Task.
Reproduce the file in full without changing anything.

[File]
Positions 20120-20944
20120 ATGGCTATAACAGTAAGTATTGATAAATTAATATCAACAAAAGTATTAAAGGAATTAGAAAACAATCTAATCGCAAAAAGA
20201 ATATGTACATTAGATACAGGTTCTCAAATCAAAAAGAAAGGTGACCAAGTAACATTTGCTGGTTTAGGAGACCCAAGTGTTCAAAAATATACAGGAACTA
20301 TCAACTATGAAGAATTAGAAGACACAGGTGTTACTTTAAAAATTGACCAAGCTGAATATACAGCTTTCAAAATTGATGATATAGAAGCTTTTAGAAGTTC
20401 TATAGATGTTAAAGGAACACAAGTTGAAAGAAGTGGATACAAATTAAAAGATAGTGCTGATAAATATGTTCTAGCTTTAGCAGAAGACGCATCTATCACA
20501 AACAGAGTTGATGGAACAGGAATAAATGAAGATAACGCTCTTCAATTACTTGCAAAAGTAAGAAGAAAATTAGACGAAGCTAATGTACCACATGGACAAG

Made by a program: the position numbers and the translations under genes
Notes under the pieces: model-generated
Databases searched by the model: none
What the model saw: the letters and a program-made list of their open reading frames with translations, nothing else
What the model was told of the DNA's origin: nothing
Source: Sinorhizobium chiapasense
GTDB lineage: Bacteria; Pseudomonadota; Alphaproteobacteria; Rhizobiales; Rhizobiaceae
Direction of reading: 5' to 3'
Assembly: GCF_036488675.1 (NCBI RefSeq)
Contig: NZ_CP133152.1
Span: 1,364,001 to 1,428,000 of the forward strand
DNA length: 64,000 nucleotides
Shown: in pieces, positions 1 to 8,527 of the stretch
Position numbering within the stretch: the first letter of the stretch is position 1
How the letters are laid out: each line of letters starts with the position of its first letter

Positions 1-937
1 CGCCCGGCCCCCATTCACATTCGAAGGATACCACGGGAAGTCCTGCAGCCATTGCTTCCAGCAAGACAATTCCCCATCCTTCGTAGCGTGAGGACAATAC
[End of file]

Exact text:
Positions 20120-20944
20120 ATGGCTATAACAGTAAGTATTGATAAATTAATATCAACAAAAGTATTAAAGGAATTAGAAAACAATCTAATCGCAAAAAGA
20201 ATATGTACATTAGATACAGGTTCTCAAATCAAAAAGAAAGGTGACCAAGTAACATTTGCTGGTTTAGGAGACCCAAGTGTTCAAAAATATACAGGAACTA
20301 TCAACTATGAAGAATTAGAAGACACAGGTGTTACTTTAAAAATTGACCAAGCTGAATATACAGCTTTCAAAATTGATGATATAGAAGCTTTTAGAAGTTC
20401 TATAGATGTTAAAGGAACACAAGTTGAAAGAAGTGGATACAAATTAAAAGATAGTGCTGATAAATATGTTCTAGCTTTAGCAGAAGACGCATCTATCACA
20501 AACAGAGTTGATGGAACAGGAATAAATGAAGATAACGCTCTTCAATTACTTGCAAAAGTAAGAAGAAAATTAGACGAAGCTAATGTACCACATGGACAAG

Made by a program: the position numbers and the translations under genes
Notes under the pieces: model-generated
Databases searched by the model: none
What the model saw: the letters and a program-made list of their open reading frames with translations, nothing else
What the model was told of the DNA's origin: nothing
Source: Sinorhizobium chiapasense
GTDB lineage: Bacteria; Pseudomonadota; Alphaproteobacteria; Rhizobiales; Rhizobiaceae
Direction of reading: 5' to 3'
Assembly: GCF_036488675.1 (NCBI RefSeq)
Contig: NZ_CP133152.1
Span: 1,364,001 to 1,428,000 of the forward strand
DNA length: 64,000 nucleotides
Shown: in pieces, positions 1 to 8,527 of the stretch
Position numbering within the stretch: the first letter of the stretch is position 1
How the letters are laid out: each line of letters starts with the position of its first letter

Positions 1-937
1 CGCCCGGCCCCCATTCACATTCGAAGGATACCACGGGAAGTCCTGCAGCCATTGCTTCCAGCAAGACAATTCCCCATCCTTCGTAGCGTGAGGACAATAC